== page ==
Half a billion dollars in new tax proposals were left for dead by Sine Die on Monday night. Sine Die is what we call the last day of Annapolis’
90-day legislative session; in Latin, it means “without a[nother] day.” As 11:59 p.m. wound around the clock on Monday evening, Gov. O’Malley’s grand plan to further tax gas, apps, tobacco, clothes, furniture, music downloads, shoes, Easter baskets, and everything else under the sun died. It was an interesting scene in the Senate chamber. There was a lot of stress, a lot of last-minute desperate attempts by the Governor’s allies to push things through. Senate leadership wanted to increase slots and table gaming revenues to balance the budget, but House Speaker Busch wanted to rely solely on tax increases. The two sides could not come together. The clock inched closer to midnight, and those of us opposed to higher taxes eloquently kept the debate going in a filibuster. We were able to keep these taxes from being passed, which was a real victory for all taxpayers and fiscal conservatives.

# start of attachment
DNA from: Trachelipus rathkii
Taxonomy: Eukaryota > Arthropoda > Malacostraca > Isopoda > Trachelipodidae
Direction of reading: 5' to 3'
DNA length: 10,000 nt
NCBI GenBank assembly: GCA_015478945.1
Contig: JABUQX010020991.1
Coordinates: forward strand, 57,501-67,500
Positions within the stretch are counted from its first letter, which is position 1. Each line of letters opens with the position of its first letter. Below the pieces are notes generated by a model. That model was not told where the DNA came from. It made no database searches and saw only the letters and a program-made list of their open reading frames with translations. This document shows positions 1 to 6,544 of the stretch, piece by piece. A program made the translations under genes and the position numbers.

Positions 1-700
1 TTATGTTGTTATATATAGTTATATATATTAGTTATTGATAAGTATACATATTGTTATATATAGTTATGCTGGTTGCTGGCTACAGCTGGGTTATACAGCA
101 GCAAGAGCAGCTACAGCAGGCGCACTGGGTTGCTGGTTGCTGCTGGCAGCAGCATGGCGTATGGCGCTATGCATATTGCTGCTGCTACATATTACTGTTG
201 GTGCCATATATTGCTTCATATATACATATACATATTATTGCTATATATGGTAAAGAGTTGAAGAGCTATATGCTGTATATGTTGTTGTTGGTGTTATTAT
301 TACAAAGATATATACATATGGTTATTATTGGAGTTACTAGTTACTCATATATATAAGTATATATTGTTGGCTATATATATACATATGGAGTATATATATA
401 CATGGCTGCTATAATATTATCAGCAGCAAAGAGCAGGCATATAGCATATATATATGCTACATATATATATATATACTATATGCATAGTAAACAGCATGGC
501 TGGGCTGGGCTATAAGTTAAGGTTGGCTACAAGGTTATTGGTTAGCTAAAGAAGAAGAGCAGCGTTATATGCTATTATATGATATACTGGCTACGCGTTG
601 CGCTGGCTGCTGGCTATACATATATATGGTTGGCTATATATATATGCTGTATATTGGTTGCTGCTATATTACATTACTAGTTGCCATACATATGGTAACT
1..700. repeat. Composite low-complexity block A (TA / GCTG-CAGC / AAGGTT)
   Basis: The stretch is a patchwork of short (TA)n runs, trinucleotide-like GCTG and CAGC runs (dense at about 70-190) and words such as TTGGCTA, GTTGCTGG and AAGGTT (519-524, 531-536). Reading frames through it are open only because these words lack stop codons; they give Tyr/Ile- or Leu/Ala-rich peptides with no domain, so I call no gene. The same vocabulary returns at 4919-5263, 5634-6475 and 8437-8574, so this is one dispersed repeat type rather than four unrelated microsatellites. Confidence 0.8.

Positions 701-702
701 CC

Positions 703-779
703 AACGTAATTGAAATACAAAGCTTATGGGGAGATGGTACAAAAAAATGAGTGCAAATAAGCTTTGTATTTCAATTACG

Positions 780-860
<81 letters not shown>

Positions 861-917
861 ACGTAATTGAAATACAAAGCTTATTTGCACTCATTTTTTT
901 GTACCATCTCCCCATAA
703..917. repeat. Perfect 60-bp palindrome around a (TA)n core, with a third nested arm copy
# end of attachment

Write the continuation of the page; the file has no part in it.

Since we were successfully able to fend off half a billion in tax increases, the “doomsday” budget cuts I listed a few weeks ago will go into effect. Now there is a chance that the Governor will call for a special session in May. The sole purpose of that session would be to raise taxes to avoid these “doomsday” program cuts. Our Governor has his sights set on higher office, and half a billion dollars in program cuts would not look good on his resume even though it is the right thing to do for Maryland. However, you may remember that Governor O’Malley already called one special session in 2007 to raise our sales tax by 20% and enact hundreds of millions in other taxes. He probably doesn’t want to have that on his resume again, either. To call a special session or not; that is indeed the question on the Governor’s mind today. While he weighs his options, taxpayers can enjoy a quick sigh of relief. It may not last for long, but for the time being we have escaped the greedy hand of more government.